9. The method of claim 7, wherein the search criteria is entered by the user via a copy of the overall blueprint, said user selecting entries in the copy of the overall blueprint to indicate which experiences are to be included in the search criteria.
10. The method of claim 1, wherein the generated output results are displayed on a computer operable display terminal on a computer workstation.
11. The method of claim 10, wherein the generated output is displayed using a graphical user interface.
12. The method of claim 1, further comprising a user adding text to an individual personal experience profile describing the experience they possess which relates to a specific experience in the overall blueprint.
13. The method of claim 1, wherein the output result comprised a new blueprint.
14. The method of claim 1, where the match between a selected specific blueprint and the plurality of individual personal experience profiles is evaluated by the number of experience matches.
15. A personnel development and talent management application system for obtaining a database collection of experience information from a plurality of users and transforming said database collection into an individual personal experience profile, the system comprising:
a stored overall blueprint representing a collection of experiences in a two-dimensional matrix having a plurality of entries organized into a plurality of rows and columns such that each entry in the matrix corresponds to one experience in the collection;
a plurality of stored specific blueprints each of the same layout and format as the overall blueprint such that each specific blueprint represents the collection of experiences in the two-dimensional matrix and indicates a relative priority of each experience in the collection for the particular specific blueprint;
a plurality of individual personal experience profiles populated with experience information entered for a plurality of individuals using the overall blueprint, said experience information obtained for each individual defining the individual personal experience profile for that individual and indicating which experiences in the collection the individual possesses;
a database for storing the individual personal experience profile for each individual, each stored personal experience profile including the obtained experience information defining the personal experience profile for that individual, wherein each stored personal experience profile is stored in the computer operable database managed with a database management system independently of a relationship to any specific blueprint;
a computer processor for receiving input search criteria from a user, searching the database in response to the input search criteria and finding the closest match in the database with the input criteria, and providing a list of individuals having personal experience profiles that match the search criteria; and
means for retrieving the personal experience profile of an individual selected from the list.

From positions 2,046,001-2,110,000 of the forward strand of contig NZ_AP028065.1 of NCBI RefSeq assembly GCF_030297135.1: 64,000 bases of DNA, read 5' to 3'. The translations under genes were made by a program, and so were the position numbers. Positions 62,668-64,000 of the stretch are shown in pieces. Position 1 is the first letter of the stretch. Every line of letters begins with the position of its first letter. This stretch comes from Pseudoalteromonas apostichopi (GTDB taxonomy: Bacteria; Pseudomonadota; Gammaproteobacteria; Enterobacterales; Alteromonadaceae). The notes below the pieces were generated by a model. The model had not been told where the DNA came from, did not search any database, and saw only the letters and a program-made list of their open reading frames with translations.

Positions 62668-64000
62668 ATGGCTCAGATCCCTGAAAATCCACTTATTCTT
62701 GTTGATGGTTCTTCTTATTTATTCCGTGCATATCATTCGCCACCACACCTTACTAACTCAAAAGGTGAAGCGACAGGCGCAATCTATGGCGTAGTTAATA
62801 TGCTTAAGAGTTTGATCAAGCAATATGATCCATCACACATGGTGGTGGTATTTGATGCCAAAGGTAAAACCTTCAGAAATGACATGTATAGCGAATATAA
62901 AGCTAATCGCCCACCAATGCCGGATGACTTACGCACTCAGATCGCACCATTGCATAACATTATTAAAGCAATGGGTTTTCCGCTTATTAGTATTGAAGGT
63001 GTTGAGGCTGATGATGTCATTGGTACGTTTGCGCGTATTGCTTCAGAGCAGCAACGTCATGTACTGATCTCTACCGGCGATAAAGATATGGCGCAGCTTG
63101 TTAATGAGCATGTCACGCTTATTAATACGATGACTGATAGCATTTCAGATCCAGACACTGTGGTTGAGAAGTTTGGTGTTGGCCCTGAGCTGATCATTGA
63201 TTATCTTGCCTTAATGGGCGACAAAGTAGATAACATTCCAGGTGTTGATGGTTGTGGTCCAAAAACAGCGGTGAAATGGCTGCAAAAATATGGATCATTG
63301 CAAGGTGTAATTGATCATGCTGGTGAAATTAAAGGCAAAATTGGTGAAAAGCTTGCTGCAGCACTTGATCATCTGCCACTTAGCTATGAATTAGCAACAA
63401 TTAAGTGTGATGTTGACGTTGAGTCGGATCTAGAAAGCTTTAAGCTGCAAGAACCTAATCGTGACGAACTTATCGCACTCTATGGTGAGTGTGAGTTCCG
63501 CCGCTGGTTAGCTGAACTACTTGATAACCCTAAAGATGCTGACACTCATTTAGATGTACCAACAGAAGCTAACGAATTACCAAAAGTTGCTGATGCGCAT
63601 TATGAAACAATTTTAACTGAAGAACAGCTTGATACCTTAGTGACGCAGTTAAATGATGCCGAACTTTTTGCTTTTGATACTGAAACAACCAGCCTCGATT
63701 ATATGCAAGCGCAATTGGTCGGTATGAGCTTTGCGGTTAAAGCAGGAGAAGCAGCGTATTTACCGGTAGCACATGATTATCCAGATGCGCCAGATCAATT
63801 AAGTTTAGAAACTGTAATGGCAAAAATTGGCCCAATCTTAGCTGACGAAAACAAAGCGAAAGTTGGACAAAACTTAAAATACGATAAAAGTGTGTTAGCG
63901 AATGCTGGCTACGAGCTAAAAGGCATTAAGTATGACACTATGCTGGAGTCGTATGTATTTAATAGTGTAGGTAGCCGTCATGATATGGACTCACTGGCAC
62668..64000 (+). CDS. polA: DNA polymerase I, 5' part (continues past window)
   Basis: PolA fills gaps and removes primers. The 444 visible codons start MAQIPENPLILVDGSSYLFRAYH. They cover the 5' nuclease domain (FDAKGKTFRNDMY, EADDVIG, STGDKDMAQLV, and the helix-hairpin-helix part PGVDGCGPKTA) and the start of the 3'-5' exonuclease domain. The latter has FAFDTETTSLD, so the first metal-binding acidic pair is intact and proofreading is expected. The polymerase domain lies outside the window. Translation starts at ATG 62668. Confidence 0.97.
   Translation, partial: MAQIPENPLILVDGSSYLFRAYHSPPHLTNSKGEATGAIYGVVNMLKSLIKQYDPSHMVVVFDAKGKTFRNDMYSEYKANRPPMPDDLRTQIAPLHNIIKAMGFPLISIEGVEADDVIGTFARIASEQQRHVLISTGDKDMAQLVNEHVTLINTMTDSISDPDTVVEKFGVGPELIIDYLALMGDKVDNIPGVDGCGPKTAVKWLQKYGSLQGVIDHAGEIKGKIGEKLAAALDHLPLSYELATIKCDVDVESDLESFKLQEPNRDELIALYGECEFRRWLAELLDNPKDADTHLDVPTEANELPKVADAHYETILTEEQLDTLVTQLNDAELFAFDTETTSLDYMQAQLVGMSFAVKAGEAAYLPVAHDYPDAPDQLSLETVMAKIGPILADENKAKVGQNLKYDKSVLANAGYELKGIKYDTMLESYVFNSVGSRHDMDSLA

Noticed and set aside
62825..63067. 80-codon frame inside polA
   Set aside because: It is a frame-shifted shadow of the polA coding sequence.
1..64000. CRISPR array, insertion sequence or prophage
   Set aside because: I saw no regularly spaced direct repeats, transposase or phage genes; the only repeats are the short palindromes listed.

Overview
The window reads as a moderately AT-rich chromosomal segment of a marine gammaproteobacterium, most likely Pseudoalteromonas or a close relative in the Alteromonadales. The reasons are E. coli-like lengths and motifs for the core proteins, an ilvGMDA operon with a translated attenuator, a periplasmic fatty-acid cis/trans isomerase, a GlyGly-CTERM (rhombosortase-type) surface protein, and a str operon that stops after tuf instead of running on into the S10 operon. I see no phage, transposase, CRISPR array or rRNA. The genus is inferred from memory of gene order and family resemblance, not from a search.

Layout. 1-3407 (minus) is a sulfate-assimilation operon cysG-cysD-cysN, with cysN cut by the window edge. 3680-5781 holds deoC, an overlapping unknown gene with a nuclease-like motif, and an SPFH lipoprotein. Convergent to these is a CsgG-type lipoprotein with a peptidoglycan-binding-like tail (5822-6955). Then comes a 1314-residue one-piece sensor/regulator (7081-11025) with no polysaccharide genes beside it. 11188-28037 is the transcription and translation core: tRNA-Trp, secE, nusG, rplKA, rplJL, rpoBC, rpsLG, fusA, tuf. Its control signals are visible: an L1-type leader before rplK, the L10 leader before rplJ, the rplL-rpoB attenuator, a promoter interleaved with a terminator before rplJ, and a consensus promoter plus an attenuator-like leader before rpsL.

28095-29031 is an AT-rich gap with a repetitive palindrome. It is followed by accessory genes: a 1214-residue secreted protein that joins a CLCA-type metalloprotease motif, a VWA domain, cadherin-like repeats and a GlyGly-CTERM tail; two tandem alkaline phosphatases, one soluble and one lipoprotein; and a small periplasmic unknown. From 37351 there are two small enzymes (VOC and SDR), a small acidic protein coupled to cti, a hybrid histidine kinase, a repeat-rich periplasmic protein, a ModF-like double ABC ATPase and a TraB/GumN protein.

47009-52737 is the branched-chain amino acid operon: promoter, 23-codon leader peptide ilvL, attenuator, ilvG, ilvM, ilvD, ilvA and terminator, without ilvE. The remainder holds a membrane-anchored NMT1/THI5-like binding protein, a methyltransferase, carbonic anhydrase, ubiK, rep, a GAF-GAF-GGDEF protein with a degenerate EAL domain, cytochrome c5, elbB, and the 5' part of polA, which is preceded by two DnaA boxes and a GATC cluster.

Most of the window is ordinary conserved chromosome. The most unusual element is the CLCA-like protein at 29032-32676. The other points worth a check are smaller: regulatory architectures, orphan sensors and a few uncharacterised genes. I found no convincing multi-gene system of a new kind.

16. The system of claim 15, further comprising:
a computer processor for comparing a selected specific blueprint with a plurality of individual personal experience profiles, in order to determine the individual personal experience profile that most closely matches a specific blueprint; and,
means for generating an output result based upon the comparison, said output result: (i) representing the collection of experiences in the two-dimensional matrix; (ii) indicating the relative priorities of the experiences in the collection in accordance with the selected specific blueprint; and, (iii) indicating which experiences in the collection are possessed by the individual to which the selected personal experience profile belongs.
17. The system of claim 16, wherein the output result is a new blueprint.
18. The system of claim 15, wherein the system is implemented on a computer network.
19. The system of claim 15, wherein the generated output is displayed on a computer operable display terminal on a computer workstation.
20. The method of claim 19, wherein the generated output is displayed through use of a graphical user interface.
21. The system of claim 15, where the closest match further comprises a correlation between required experiences in the job blueprint and possessed experiences as reported in a candidate's personal experience profile, where the correlation contains the fewest number of gaps between required experiences in the job blueprint and the experiences possessed by the candidate, the smallest gap between the job description's required job grade compared to the candidate's current job grade, and the longest candidate's total time in current job grade.
22. A computer implemented method of transforming a database collection of experience information from a plurality of users within an enterprise into a succession plan, said method comprising:
(a) defining at least one job blueprint representing a collection of experiences in a two-dimensional matrix having a plurality of entries organized into a plurality of rows and columns such that each entry in the matrix corresponds to one experience in the collection, said at least one job blueprint corresponding to a particular position within the enterprise and indicating a relative priority of each experience in the collection for that position;
(b) obtaining experience information for a plurality of individuals within the enterprise, said experience information obtained for each individual defining an individual personal experience profile for that individual and indicating which experiences in the collection the individual possesses;
(c) comparing the personal experience profiles to one of the at least one job blueprint through use of a computer processor embedded in a computer server;